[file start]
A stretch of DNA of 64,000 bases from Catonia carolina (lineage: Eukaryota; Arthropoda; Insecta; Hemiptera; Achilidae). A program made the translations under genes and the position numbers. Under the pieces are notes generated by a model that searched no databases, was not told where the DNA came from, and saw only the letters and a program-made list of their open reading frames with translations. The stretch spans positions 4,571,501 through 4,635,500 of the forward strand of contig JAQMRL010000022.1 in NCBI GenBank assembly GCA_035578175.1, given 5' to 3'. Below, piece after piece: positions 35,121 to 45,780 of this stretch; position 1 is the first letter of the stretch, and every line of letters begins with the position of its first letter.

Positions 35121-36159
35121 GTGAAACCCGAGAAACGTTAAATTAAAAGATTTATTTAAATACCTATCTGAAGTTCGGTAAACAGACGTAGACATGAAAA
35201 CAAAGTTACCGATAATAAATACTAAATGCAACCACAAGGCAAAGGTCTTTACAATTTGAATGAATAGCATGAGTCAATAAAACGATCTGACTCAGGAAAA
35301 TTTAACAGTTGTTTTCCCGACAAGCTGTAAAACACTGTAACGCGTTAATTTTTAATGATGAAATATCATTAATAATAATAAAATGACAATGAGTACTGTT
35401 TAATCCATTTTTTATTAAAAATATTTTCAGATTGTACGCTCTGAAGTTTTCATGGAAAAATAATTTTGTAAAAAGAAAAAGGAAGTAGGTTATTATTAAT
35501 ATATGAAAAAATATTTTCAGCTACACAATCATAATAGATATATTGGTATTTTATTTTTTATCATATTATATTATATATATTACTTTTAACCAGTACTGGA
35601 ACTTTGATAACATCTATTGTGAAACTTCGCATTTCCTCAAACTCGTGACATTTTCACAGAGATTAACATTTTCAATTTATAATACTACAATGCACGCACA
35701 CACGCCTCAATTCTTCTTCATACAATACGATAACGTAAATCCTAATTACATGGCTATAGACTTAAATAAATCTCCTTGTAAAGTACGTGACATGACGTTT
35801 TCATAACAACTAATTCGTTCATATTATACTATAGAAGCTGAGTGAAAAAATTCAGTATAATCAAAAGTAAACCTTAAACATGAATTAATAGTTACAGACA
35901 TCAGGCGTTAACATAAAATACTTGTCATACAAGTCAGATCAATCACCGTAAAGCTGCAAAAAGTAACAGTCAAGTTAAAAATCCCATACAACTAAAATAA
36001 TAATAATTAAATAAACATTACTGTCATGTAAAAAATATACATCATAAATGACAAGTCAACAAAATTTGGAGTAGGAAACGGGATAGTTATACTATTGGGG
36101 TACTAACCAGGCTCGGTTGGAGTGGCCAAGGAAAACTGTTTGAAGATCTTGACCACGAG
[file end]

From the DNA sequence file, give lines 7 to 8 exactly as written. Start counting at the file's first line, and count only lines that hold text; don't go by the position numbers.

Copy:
35501 ATATGAAAAAATATTTTCAGCTACACAATCATAATAGATATATTGGTATTTTATTTTTTATCATATTATATTATATATATTACTTTTAACCAGTACTGGA
35601 ACTTTGATAACATCTATTGTGAAACTTCGCATTTCCTCAAACTCGTGACATTTTCACAGAGATTAACATTTTCAATTTATAATACTACAATGCACGCACA